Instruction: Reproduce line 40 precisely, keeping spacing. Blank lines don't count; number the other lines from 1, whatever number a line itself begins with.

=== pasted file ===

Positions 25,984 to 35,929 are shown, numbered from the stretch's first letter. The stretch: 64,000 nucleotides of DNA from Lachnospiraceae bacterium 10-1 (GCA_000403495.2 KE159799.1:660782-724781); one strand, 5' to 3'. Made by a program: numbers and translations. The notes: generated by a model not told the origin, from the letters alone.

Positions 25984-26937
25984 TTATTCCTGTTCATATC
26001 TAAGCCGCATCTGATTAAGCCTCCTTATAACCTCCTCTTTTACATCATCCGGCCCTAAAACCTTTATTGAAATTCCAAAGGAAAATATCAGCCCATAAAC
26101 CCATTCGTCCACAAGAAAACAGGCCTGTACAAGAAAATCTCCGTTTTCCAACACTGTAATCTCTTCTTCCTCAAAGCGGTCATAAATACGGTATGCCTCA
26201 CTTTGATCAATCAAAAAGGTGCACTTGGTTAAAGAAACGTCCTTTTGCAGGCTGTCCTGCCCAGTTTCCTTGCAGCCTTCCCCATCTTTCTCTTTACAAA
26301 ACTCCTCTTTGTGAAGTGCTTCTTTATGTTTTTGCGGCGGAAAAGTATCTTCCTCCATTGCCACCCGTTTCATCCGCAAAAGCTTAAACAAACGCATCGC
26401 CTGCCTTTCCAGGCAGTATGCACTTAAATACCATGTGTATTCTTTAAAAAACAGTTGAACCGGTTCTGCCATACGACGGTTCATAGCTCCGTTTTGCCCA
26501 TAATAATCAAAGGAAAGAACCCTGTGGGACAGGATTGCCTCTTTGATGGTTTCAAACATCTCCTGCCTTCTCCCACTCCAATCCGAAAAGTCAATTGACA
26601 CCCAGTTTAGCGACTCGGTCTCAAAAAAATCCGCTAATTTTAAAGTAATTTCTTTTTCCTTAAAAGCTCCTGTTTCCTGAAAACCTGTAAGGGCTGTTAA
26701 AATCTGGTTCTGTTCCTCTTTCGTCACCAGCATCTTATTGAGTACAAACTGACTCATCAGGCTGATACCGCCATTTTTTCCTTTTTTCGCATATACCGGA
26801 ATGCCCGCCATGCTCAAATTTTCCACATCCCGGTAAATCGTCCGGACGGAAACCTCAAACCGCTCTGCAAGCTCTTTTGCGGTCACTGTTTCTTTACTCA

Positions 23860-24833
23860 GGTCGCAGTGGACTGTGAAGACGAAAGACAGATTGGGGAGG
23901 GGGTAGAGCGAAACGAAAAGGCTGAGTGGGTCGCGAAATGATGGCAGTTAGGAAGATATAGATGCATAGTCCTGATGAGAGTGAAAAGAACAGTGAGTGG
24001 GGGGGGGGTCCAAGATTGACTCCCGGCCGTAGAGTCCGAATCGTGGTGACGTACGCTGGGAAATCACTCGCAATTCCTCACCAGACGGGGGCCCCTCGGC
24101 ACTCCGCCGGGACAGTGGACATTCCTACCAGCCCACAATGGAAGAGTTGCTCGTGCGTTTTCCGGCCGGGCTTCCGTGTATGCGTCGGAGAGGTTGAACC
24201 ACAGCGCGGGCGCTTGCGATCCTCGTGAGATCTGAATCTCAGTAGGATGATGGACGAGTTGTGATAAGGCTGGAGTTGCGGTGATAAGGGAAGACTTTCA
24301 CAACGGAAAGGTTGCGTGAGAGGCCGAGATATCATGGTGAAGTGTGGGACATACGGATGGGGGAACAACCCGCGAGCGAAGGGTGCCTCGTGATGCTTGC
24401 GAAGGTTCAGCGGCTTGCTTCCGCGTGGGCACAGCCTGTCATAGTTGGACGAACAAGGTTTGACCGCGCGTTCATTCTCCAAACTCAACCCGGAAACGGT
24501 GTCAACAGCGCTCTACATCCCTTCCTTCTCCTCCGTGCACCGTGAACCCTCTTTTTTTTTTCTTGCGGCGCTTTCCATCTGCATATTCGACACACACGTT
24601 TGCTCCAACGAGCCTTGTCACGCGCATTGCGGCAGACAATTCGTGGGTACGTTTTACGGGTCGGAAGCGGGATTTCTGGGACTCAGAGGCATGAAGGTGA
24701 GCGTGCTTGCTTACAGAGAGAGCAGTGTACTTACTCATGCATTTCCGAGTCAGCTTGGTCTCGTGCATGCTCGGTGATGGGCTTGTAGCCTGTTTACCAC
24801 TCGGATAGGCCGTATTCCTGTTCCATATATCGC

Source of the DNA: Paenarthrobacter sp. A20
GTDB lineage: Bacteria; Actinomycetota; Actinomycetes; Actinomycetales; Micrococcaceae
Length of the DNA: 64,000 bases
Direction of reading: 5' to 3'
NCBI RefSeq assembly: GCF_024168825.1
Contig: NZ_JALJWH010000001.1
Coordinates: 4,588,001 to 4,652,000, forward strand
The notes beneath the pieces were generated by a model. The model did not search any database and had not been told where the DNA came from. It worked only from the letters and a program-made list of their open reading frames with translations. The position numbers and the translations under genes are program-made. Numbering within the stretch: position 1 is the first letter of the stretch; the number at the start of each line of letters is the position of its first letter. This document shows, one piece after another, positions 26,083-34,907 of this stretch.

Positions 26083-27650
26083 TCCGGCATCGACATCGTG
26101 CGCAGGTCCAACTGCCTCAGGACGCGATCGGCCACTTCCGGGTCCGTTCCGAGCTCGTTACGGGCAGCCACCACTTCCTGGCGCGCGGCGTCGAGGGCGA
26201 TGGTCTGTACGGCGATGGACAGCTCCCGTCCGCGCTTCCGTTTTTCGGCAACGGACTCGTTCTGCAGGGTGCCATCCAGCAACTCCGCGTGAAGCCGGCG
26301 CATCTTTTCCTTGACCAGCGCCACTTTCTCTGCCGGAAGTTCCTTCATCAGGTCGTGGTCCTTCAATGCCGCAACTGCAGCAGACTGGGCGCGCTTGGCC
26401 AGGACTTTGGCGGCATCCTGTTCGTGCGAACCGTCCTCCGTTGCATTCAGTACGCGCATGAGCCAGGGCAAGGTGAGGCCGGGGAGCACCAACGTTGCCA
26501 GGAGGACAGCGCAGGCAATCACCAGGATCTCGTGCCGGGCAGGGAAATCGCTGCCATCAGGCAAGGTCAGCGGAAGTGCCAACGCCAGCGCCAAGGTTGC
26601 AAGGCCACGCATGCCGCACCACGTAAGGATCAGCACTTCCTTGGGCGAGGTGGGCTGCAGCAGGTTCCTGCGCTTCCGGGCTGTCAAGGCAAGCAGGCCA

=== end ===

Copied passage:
26601 AAGGCCACGCATGCCGCACCACGTAAGGATCAGCACTTCCTTGGGCGAGGTGGGCTGCAGCAGGTTCCTGCGCTTCCGGGCTGTCAAGGCAAGCAGGCCA